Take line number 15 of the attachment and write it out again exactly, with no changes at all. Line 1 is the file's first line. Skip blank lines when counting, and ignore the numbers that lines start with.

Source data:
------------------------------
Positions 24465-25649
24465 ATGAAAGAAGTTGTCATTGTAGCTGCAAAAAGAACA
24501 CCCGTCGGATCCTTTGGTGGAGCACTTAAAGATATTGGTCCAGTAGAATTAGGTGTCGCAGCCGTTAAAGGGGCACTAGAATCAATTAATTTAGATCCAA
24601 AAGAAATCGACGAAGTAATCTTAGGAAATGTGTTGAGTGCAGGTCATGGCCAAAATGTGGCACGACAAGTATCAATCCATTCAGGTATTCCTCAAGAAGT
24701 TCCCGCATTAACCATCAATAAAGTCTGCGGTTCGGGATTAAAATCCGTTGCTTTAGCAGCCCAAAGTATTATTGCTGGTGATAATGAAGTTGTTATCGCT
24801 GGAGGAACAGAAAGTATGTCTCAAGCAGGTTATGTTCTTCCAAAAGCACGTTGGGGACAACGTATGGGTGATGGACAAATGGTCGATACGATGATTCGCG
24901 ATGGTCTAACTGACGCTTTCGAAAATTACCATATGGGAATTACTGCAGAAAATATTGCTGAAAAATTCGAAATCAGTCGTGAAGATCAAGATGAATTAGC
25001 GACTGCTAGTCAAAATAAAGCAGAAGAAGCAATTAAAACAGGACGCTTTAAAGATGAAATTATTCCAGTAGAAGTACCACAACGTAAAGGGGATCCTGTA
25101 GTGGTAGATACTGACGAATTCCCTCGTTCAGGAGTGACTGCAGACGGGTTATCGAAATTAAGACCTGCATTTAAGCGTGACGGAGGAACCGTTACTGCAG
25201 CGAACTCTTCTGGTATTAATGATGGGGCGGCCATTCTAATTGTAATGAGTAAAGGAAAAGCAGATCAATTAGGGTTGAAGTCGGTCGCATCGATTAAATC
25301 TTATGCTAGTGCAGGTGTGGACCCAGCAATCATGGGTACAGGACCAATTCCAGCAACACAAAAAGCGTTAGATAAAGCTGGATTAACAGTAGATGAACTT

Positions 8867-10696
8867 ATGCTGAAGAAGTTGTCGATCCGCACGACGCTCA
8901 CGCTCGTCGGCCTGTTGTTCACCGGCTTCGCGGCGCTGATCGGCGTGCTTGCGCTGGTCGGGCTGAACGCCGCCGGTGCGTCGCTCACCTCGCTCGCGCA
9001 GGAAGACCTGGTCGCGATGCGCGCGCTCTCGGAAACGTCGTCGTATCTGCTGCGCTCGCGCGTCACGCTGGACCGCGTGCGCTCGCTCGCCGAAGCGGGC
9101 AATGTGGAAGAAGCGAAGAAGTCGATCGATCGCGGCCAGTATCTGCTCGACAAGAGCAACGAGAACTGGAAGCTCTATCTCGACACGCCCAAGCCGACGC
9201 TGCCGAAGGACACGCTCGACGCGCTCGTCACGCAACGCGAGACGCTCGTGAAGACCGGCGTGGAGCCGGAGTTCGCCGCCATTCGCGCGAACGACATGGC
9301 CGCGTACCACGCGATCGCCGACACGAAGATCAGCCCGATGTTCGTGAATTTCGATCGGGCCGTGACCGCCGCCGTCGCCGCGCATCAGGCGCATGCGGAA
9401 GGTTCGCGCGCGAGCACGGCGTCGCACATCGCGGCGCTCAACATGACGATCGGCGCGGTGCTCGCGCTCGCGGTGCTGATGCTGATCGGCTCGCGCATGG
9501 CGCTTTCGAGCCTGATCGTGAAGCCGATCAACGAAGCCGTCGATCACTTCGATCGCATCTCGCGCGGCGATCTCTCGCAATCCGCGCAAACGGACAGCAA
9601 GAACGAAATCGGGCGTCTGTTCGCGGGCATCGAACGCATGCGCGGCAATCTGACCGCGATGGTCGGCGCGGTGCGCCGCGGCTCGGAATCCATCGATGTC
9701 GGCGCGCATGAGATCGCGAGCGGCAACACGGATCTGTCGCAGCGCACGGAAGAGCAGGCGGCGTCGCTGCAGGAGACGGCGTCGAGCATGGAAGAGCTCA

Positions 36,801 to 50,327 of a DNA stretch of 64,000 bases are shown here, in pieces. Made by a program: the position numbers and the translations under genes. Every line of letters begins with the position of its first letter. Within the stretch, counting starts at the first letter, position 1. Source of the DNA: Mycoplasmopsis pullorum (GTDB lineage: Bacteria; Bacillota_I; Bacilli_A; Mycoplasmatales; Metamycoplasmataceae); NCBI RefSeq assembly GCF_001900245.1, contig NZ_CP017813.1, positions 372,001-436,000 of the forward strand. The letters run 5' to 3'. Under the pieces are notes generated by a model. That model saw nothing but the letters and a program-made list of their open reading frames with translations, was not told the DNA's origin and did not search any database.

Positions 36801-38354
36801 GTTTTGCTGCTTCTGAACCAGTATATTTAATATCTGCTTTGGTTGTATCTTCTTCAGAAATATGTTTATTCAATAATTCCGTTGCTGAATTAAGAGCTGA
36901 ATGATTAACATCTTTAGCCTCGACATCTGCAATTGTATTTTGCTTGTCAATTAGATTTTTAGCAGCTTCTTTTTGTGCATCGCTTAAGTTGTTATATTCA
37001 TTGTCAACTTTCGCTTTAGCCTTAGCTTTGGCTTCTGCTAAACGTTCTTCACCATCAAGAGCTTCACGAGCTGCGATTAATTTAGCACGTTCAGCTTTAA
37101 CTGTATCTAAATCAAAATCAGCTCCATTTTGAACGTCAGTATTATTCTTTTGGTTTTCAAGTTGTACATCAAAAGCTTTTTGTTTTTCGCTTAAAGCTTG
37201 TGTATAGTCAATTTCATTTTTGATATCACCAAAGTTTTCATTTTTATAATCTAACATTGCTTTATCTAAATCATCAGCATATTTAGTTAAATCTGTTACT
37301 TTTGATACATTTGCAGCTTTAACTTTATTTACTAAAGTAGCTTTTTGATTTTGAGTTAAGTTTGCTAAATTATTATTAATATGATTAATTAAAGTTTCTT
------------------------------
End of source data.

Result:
9001 GGAAGACCTGGTCGCGATGCGCGCGCTCTCGGAAACGTCGTCGTATCTGCTGCGCTCGCGCGTCACGCTGGACCGCGTGCGCTCGCTCGCCGAAGCGGGC